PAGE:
If you enjoyed this post, please spread the word about Twelve Yards and share this with your network. Recent pieces include: which Euro teams should sub on GKs for a shoot-out, why the Dutch national team fear penalties, the worst shoot-out ever, how Villarreal beat Manchester United to win the Europa League final, who Chelsea should pick for a shoot-out in the Champions League final, the secret to Bruno Fernandes’s success from the spot, Maradona’s penalty legacy, how Neymar honed his technique after FIFA changed the rules, Pep Guardiola’s surprisingly impressive record in penalty shoot-outs, which players will be next to score penalties with both feet, the Chilean defender who hates penalties but keeps scoring, the Argentine penalty tradition sweeping across empty stadia in Europe, why Lionel Messi is average at penalties, how Robert Lewandowski became a penalty killer, who really invented the two-touch penalty (and Robert Pires relives his trauma), why it’s better to aim high than low, the great Ederson penalty debate, an interview with Antonin Panenka, how to define a true Panenka, how to end Antoine Griezmann’s run of five missed penalties in a row, penalty records in empty stadia, and Barcelona’s first shoot-out win in 23 years. Thank you!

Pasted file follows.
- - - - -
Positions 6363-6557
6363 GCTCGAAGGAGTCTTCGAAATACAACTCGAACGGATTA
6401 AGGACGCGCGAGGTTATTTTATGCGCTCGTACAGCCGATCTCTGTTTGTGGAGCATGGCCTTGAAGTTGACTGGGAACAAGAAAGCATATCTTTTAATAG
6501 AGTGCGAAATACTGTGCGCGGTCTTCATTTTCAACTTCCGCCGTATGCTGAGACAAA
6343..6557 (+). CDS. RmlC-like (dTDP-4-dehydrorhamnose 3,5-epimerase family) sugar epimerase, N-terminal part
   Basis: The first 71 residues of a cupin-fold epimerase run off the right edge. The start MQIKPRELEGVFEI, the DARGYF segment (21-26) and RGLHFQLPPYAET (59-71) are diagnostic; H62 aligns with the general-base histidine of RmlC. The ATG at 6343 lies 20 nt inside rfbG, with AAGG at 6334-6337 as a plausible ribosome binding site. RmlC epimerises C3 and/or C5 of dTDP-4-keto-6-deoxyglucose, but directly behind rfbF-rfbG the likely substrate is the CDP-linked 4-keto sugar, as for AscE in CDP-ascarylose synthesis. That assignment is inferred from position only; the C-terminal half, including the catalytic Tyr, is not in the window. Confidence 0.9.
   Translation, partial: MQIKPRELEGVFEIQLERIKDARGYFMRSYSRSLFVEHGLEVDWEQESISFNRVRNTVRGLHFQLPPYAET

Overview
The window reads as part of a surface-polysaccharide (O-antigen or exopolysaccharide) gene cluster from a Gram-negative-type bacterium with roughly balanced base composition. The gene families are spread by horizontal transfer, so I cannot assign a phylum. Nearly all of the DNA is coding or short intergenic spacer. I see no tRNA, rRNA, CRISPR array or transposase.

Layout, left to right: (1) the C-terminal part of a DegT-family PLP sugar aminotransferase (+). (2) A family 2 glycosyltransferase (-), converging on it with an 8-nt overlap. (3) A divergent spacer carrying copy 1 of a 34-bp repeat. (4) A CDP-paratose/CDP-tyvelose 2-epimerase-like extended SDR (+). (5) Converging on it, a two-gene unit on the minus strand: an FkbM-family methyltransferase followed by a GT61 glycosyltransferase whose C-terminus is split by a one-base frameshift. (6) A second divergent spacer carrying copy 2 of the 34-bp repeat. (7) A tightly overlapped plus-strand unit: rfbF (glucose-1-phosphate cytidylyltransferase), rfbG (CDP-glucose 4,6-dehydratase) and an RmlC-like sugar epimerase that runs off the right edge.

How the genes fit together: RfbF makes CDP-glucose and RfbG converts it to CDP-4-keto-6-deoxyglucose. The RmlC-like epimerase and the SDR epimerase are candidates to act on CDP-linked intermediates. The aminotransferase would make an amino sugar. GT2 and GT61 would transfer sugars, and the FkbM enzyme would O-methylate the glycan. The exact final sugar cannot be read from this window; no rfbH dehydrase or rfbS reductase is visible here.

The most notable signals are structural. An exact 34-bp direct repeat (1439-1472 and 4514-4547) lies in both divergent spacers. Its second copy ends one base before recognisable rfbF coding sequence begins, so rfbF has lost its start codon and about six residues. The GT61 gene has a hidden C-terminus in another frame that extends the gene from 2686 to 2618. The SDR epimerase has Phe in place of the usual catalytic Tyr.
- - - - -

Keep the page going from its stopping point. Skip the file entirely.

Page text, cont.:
Ben Lyttleton is the author of Twelve Yards: The Art and Psychology of the Perfect Penalty